Wednesday, September 16, 2020



Christine Cagney would sometimes say, “change equals psychological loss,” quoting the only thing she remembered from her Freshman psych class. Even change for the better, I often add, and then give the “for instance” of finally getting the Mercedes you have always longed for, then having the realization of a lifelong dream that has been lost.

The point is… dysphoria is an easy thing to fall into…. especially in the middle of a pandemic, and even more so in a country where the rate of infection is a multiple of what should reasonably be expected.

It seems as if everyone I know is depressed. Some more than others, but everyone is down… everyone, that is, except me. I will explain. I have this facility… call it a gift if you like… but I adjust. This is not necessarily something to which you should aspire. I mean, if Thomas Alva Edison could have adjusted to the dark, we would not have light bulbs. If Henry Ford would have adjusted to that bumpy horse and buggy ride, who knows if we would have ever had the automobile.

Being able to adjust is not for folks who have achieving greatness as a goal. No doubt that is why true greatness has eluded me. Being able to adjust has always been “my thing.” And I expect that to go on as long as I do. Even then, the words engraved upon my tombstone will be:

To This Too He Will Adjust.

As I have said: it’s a gift (sorta).

To all of you, let me pass on these words of optimism from Pete Townshend and The Who from their rock opera, Tommy:

“Got a feeling twenty-one is going to be a good year….”

And how could it not be when compared to its predecessor? 2020 has established a low water mark for this century’s calendars.  Admittedly things were not so terrific in 2019 either, but 2020…? I think it has something to do with too many zeros. Good news: those multiple ciphers will be reduced to a reasonably acceptable one zero in a matter of months. That, alone, should make things better. It is already almost a new year for those of you who follow the Hebrew calendar, and for those who more closely adhere to the Gregorian, it’s a quarter of a year away from a new start. 2021 has to be a better year than this double zeroed unpleasant thing we currently endure.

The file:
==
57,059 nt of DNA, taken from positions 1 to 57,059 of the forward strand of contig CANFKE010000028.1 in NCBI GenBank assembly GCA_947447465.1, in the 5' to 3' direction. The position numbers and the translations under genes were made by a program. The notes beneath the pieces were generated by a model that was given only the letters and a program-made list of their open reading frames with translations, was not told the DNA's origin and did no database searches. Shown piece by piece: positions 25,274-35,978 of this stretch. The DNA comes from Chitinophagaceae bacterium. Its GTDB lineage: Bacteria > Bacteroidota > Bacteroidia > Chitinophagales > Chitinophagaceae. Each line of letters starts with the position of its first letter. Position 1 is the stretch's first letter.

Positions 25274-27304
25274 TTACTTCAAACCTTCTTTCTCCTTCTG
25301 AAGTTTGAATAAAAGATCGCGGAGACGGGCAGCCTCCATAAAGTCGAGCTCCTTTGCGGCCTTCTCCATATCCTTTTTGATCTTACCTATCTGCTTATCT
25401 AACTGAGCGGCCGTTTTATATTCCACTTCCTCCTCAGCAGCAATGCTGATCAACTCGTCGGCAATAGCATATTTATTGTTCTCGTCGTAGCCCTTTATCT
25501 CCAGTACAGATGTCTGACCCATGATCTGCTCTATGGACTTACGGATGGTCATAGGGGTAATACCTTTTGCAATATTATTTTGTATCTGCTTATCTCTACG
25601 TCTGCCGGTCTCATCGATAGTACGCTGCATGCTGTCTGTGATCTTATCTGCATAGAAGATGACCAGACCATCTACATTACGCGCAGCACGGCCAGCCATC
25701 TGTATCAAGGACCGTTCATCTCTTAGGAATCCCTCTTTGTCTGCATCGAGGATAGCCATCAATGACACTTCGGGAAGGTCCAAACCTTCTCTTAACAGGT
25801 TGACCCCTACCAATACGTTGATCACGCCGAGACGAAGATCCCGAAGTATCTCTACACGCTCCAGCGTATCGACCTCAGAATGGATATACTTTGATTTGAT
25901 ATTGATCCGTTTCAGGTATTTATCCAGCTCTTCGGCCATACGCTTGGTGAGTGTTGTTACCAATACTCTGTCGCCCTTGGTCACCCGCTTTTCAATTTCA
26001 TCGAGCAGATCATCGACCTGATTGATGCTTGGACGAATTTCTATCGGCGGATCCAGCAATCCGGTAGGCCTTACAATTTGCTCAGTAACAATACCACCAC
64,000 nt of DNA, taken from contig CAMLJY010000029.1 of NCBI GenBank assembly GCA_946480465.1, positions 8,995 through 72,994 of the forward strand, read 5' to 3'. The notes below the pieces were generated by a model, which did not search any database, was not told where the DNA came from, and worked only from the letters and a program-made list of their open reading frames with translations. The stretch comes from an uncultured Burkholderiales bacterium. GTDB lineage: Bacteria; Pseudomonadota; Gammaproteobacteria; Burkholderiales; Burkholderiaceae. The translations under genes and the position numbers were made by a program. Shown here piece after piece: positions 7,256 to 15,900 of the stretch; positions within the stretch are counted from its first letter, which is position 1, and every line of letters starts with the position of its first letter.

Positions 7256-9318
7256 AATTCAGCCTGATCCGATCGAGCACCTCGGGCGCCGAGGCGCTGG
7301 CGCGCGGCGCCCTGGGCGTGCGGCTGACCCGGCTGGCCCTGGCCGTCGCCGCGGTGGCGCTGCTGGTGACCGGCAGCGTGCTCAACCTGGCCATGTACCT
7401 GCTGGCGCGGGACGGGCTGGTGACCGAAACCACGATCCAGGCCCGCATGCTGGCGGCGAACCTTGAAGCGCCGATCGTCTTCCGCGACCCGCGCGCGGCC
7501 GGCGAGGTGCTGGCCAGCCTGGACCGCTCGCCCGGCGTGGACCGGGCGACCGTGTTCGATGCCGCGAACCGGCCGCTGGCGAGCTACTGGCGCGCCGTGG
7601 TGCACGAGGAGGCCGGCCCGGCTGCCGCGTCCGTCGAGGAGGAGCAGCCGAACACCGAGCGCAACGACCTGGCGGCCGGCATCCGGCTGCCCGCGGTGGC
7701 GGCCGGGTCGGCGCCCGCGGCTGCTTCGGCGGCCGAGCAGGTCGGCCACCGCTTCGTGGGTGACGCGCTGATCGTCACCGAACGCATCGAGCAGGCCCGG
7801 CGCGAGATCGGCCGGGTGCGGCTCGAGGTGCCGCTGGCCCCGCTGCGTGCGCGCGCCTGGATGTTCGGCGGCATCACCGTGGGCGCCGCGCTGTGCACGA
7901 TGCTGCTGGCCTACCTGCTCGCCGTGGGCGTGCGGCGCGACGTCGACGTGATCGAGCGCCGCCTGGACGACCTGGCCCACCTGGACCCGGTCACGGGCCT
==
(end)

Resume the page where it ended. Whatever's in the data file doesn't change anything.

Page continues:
More good news: It will be over a thousand years before we have another year with double zeros. Still, if you are planning on cryopreservation, really look out for what might happen nine hundred and seventy-nine years and nine months from now when the year 3000 comes along with its triple zeros.   

Back to my predilection for the bright side. I am not rich enough to have lost a fortune this year the way so many of my neighbors have, while at the same time I have enough salted away to do just about whatever I want. This, too, fits right in with my ability to adjust, since I never really wanted all that much in the first place.

Aside from the material, my soul is intact, my inner hermit totally satisfied. The pandemic means I no longer need come up with an excuse for not being sociable with the neighbors, and it absolutely makes my penchant for avoiding eye contact with any fellow Fisher Islander unremarkable.

For those who continue in melancholy, restlessness, despondence or even doldrums: cheer up. You are not imagining things. Your depression has every reason to be there, for what is New York without theatre and excellent restaurants? What is travel when most of the countries in the world won’t let you in? (Even Canada doesn’t want us! Besides, if they did, who is fool enough to get on a plane?) What is shopping when all the best stores are closed (either temporarily or permanently)? What is a suite at the 4 Seasons if you are wary of sitting on the bed? What are fifty-yard line tickets when they won’t let you in the stadium? What is TV without Cagney & Lacey? (Oh… I forgot, the reunion movies are now on Amazon Prime, the series is on Apple+ and you can still get my memoir, Cagney & Lacey… and me through Amazon, I-books, Kindle, or with personalized autograph from the official C&L website Yet, even with that, these are tough times.

Believe me, I get it. I, too, miss seeing my children and grandchildren, miss the in-person connection with friends and family. It is sad. The thought occurs to me. There is a whiff of something in the air. Something sorrowful is abroad in the land and then, there I am, as usual, adjusting to it all.


Barney Rosenzweig

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